Division Three of the Court of Appeals reversed a Superior Court decision throwing out a DUI conviction. The Case was thrown out by Superior Court because the Washington State Patrol Trooper, in this case Richard Thompson, stopped the driver illegally under what's called a pretext stop. A pretext stop is when a police officer uses a minor traffic infraction to stop and interrogate citizens for the purpose of arresting them for a crime.
Here's a shortened version of the facts from the Court's opinion:
Around midnight on August 18, 2010, Trooper Richard Thompson of the Washington State Patrol was traveling westbound on State Route 500 in Clark County. Ahead of Trooper Thompson was a car driven by Charles McLean; no other vehicles were present.Trooper Thompson had training and experience in identifying impaired drivers. Trooper Thompson convinced the Court that this training and experience, he knew that alcohol causes delayed reactions that can result in a driver's drifting through the lane of travel and alcohol impairs a person's ability to simultaneously perform multiple tasks such as maintaining the speed limit, staying within a lane, and using turn signals. Trooper Thompson impressed the Court with his history of DUI stops: that in 2010 he stopped about 400 drivers for lane travel violations and he made over 200 arrests for driving under the influence.
Trooper Thompson's testified that because the drivers car was weaving from side to side within the left lane. The car was driving the speed limit yet McLean's weaving made Trooper Thompson suspect that McLean might have been impaired. Trooper Thompson followed McLean's car and saw it cross the fog line three times. Trooper Thompson then activated his lights and initiated a traffic stop.
After the stop was made Trooper Thompson simply gathered more information before arresting, which included the field sobriety tests. He approached and advised that he stopped McLean for driving in the left lane without passing, weaving through the lane, and discarding a lit cigarette after Trooper Thompson activated his emergency lights. Trooper Thompson smelled an odor of intoxicants coming from the vehicle.
At the station the driver refused to provide a breath sample to measure his breath alcohol content. McLean argued that Trooper Thompson did not have a reasonable suspicion that McLean was driving under the influence. The district court held a hearing and denied McLean's motion.
During a jury trial, the State elicited testimony about Trooper Thompson's training and experience in identifying impaired drivers. The State asked Trooper Thompson why he stops some drivers on suspicion of driving under the influence without ultimately arresting them. Trooper Thompson replied that he arrests drivers for driving under the influence only if he believes they are impaired by alcohol or drugs. McLean's counsel did not object to this testimony.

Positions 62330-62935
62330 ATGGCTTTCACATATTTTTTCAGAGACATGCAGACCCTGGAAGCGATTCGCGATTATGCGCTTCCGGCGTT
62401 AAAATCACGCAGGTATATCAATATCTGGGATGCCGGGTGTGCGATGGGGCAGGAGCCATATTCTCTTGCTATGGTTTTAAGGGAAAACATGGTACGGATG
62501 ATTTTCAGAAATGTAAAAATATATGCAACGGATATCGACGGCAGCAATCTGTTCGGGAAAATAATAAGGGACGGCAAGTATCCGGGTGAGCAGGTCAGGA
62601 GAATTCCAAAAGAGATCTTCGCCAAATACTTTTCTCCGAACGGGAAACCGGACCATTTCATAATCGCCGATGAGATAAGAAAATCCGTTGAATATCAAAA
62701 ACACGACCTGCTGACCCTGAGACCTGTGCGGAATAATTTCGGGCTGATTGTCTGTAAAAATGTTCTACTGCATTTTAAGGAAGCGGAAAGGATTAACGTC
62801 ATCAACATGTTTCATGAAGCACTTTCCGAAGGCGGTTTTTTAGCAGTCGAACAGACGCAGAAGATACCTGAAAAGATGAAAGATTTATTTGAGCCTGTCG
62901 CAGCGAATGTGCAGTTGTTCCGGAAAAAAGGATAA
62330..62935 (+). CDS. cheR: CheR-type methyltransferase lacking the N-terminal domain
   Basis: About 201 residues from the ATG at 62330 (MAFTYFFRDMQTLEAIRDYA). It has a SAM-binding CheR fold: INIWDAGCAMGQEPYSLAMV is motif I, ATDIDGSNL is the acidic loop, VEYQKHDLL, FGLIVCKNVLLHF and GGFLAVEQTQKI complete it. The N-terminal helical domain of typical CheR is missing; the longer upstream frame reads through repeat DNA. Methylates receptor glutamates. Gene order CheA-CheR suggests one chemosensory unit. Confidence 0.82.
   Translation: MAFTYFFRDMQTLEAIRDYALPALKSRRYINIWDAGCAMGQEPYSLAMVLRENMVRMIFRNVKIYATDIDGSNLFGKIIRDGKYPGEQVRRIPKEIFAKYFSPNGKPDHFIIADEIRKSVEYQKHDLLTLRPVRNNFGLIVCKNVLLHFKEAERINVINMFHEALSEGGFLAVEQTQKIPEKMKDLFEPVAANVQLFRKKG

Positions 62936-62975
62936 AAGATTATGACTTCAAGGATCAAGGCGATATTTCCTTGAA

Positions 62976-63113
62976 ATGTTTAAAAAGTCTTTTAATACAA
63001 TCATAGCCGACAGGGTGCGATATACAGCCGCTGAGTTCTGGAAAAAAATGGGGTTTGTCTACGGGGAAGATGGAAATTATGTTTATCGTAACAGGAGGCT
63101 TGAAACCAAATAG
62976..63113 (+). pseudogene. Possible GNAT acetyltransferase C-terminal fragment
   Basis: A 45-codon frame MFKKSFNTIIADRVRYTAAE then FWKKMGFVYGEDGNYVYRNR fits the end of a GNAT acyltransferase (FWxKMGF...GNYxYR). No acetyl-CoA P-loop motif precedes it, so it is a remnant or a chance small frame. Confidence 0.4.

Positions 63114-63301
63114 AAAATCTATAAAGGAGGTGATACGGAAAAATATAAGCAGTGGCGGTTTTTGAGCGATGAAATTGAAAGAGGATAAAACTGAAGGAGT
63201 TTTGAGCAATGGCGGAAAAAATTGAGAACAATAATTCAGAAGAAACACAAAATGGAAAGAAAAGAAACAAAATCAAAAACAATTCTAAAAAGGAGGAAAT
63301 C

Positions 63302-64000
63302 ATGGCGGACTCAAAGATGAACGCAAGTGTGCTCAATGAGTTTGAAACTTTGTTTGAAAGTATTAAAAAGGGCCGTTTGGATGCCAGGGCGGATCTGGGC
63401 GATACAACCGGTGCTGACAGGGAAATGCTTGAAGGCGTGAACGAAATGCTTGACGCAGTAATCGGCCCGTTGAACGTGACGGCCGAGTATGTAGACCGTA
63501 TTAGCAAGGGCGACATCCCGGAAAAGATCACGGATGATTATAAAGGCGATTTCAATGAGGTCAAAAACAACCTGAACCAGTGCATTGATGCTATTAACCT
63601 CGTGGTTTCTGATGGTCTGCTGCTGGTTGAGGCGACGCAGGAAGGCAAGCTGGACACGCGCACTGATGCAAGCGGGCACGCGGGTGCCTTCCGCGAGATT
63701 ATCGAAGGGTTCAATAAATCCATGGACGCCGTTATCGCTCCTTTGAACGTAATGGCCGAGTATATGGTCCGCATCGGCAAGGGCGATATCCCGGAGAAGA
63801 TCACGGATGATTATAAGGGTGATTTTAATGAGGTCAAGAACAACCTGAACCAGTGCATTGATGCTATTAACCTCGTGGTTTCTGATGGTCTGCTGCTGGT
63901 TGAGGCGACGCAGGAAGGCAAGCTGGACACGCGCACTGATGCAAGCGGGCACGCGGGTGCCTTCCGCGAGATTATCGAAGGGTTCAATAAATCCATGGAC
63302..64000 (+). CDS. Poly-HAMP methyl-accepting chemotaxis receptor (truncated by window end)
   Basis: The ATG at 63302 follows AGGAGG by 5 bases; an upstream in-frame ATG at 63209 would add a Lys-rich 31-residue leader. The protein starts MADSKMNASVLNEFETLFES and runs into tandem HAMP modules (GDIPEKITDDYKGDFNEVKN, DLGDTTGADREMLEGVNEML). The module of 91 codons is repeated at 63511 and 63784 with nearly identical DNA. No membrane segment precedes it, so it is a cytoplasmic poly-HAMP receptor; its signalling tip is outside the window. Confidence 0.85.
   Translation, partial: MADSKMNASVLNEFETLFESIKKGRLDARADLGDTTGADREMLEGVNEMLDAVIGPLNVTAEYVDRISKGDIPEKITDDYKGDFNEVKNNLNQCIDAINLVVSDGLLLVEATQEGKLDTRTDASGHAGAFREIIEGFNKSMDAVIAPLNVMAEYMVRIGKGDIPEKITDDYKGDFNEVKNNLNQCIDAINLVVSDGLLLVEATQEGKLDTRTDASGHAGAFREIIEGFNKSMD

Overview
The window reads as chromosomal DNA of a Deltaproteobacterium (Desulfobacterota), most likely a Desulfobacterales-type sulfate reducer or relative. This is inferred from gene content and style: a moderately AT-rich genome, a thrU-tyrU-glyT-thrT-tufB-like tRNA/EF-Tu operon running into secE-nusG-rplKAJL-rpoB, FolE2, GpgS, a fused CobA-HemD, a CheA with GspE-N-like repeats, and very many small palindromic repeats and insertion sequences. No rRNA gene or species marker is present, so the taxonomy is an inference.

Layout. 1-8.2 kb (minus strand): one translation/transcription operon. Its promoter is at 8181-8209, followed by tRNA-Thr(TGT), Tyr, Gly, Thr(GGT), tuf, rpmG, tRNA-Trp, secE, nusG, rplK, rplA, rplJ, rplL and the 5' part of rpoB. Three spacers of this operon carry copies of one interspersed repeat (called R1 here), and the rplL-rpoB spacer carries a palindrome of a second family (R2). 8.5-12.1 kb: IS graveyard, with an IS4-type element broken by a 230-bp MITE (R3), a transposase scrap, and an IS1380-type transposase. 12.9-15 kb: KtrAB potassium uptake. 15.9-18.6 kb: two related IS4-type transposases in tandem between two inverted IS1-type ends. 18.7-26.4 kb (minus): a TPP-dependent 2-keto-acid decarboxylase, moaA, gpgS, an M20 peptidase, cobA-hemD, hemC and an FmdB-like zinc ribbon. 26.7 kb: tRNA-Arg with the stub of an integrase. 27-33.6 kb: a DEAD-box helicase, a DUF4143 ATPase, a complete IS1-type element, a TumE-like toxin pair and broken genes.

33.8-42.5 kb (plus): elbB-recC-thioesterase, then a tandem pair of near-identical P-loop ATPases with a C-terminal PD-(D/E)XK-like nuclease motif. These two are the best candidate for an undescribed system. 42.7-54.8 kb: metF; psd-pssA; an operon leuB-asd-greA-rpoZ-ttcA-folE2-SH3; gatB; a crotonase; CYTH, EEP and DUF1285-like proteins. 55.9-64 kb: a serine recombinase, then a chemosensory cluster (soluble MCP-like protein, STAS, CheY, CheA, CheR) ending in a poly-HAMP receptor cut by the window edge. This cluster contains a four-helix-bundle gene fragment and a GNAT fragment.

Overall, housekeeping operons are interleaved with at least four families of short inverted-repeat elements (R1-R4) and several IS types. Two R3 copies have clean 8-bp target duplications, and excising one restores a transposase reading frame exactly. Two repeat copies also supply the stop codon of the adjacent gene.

McLean appealed to the superior court, arguing that (1) the district court erred by denying his motion to suppress because the traffic stop was pre textual. The superior court agreed and remanded for dismissal with prejudice. The State then sought discretionary review in this court, which our commissioner granted and then reinstated the conviction.
Here's how the Court of Appeals decided this case:
A traffic stop is pretextual if it is conducted not to enforce a violation of the traffic code but to investigate some other crime, unrelated to driving, for which reasonable suspicion and a warrant are lacking. Ladson, 138 Wn.2d at 349. McLean claims (1) Trooper Thompson had a reasonable suspicion only of McLean's driving in the left lane without passing, and (2) Trooper Thompson lacked a reasonable suspicion of driving under the influence. But as we have explained above, Trooper Thompson had a reasonable suspicion that McLean was driving under the influence, and he conducted this traffic stop to investigate that crime. Therefore this traffic stop was not pretextual. McLean's argument fails.
Unpublished Opinion - STATE OF WASHINGTON, Appellant,v.CHARLES WAYNE McLEAN, Respondent.No. 43522-5-II.Court of Appeals of Washington, Division Two.Filed: October 22, 2013.